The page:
Today I asked for prayers for strength and courage from friends, and drove to the nursing home where a friend is in liver failure. Our friendship started just shy of 40 years ago. As I walked to the door of the place, my legs felt wobbly, rubbery, and I had to stop a couple of times to breathe, to pray. The place appeared like a madhouse to me, but that is coming from someone who feels other peoples feelings, energies, (Yes, I am crazy to most). I felt like I was in a boxing rink until I arrived at her door. Had to turn my head when I saw her, it had been 2 weeks since I had seen her, and she has declined greatly. I sat on her bed, and grabbed her hand. The first thing I did was cry, and tell her I loved her. I am not beating myself up for this. I have no doubt that she knows she is dying, and her love is and has been unconditional. Her love has been a true gift for me in various times of my life when I felt like I didn’t want to, or could go further, and she pulled, sometimes dragged me through it.
As I sat there, I smiled at her many times, said some things, first of all, thanking her for everything she has done for me. There were times when she was right there with me, so weak I had to lean in to hear what she was saying, and while I couldn’t interpret all, I did hear her say “love, love, love, love you!” I told her she was “my Edie”, a woman her senior, that mentored her throughout her life, with love and incredible grace, the same way she had me. She shook her head up and down. I squeezed her hand.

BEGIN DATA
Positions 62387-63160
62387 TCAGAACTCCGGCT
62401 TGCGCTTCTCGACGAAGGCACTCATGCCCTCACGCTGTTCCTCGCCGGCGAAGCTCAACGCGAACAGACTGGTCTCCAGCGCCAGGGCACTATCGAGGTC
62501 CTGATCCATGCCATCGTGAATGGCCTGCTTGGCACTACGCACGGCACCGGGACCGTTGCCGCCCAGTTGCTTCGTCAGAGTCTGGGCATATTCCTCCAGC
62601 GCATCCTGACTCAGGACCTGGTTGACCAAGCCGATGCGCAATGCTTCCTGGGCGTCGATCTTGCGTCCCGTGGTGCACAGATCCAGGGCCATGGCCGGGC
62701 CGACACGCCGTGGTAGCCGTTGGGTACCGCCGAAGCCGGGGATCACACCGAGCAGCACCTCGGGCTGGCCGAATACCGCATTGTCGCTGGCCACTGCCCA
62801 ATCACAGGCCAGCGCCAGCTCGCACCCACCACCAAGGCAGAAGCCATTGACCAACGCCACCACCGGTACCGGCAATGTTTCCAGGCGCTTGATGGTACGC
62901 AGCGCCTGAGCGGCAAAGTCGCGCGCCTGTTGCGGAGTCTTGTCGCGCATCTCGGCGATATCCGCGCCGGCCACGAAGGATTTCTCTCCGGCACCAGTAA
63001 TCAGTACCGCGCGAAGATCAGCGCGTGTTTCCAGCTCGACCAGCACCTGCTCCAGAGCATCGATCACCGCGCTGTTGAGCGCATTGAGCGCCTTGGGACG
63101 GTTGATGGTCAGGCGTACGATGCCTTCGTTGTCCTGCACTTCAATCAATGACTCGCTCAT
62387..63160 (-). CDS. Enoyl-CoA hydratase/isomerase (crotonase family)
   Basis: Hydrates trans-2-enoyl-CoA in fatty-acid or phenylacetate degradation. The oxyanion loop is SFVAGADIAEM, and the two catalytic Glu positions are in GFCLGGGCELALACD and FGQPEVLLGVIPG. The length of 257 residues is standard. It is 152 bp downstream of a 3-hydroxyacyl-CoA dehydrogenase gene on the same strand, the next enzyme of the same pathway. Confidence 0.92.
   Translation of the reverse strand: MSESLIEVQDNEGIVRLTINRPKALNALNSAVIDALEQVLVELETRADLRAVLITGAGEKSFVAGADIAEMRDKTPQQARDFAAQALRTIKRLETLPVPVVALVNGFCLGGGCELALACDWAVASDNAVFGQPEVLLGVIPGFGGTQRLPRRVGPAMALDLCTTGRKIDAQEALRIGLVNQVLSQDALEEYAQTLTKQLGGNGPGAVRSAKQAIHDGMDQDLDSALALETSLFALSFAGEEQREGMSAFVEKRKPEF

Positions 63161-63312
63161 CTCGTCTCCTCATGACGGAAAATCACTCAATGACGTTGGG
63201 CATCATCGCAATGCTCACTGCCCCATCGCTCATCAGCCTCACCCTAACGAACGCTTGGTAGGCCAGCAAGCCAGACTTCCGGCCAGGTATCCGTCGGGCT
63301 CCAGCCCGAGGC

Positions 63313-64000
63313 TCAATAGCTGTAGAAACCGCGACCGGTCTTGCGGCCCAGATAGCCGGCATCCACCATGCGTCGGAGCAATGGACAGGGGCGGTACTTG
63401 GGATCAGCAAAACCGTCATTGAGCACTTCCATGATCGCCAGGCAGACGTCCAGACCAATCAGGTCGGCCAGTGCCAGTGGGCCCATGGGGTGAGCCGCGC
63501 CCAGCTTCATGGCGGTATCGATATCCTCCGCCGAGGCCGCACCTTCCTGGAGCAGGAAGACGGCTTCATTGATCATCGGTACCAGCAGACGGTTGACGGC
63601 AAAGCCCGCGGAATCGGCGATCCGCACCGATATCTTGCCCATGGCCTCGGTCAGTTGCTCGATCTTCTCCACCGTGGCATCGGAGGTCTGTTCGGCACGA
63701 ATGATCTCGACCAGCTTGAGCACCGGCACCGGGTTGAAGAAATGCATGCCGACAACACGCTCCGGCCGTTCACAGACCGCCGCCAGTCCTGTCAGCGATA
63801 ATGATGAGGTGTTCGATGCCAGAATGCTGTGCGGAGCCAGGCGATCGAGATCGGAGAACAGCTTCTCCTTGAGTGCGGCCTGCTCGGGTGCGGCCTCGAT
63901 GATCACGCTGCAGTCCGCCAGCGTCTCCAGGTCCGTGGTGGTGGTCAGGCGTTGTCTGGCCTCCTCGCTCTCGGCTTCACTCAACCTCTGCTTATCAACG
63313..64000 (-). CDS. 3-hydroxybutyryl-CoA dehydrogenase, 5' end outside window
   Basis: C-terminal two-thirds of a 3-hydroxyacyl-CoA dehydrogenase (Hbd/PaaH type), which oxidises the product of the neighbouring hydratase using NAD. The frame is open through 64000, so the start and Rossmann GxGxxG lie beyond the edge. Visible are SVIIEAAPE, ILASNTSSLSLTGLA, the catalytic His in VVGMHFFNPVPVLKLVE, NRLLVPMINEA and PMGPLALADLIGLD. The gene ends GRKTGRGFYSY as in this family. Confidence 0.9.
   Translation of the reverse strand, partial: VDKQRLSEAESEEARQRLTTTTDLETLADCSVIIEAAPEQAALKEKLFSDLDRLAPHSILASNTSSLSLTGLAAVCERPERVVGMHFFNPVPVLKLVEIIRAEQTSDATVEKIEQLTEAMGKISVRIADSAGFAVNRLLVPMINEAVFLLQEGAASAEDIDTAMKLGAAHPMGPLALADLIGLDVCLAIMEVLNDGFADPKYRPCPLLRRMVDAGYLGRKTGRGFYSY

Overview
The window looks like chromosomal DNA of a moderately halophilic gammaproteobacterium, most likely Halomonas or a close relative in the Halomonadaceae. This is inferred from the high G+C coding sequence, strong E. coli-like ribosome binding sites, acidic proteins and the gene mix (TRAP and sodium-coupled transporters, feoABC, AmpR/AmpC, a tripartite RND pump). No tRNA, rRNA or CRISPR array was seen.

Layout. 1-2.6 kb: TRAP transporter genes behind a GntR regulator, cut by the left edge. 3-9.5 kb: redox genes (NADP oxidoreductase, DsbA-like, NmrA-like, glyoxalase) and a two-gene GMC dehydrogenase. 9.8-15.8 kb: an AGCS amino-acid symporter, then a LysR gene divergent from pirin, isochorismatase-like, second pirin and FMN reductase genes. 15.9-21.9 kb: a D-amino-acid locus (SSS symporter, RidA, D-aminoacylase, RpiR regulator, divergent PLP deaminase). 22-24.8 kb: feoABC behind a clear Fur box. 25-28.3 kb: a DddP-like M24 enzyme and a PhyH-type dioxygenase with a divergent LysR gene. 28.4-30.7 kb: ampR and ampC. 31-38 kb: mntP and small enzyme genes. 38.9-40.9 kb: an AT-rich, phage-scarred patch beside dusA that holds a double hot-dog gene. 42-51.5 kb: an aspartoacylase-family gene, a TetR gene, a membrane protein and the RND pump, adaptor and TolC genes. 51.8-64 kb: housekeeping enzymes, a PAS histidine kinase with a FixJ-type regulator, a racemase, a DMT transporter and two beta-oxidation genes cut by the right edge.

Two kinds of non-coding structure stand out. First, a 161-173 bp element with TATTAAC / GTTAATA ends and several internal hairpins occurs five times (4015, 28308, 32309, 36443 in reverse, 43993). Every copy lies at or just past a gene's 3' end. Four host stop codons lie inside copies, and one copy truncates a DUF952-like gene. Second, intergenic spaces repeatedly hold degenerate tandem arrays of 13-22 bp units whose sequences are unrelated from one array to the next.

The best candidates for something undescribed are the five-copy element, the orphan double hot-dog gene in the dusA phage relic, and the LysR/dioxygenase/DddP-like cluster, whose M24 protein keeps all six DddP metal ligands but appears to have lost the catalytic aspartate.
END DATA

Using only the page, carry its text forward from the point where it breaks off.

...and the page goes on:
The longer I was there I realized the less I needed to say. All I needed to do was sit with her, hold her hand. She was easily confused, organs shutting down and morphine play a part of that. What do you say to someone who is at the end of their life?
Flashback to my kid sisters bedside four days before she passed, 16 years ago now. at the age of 38. She had told our older sister who was there caregiving that I had to be serious, not my wise cracking self. That wasn’t easy. It meant sitting with enormous pain i was feeling in my heart, or not distracting from her skeletal cancer ridden body and knowing this would be the last face to face conversation I would have with my kid sister. I selfishly said to her “I hope I have been a good sister to you”. She turned her head, telling me NOPE, we aren’t going there. And then it became clear to me. None of this scenerio was about me. It was about her. And so started the next level of understanding within myself, the understanding that while I sat holding my sisters hand, my heart bleeding, right then, right there, this moment was about her. I look back and shake my head, thinking, how could I have been so far off target? You live, you learn, and with every goodbye, you learn.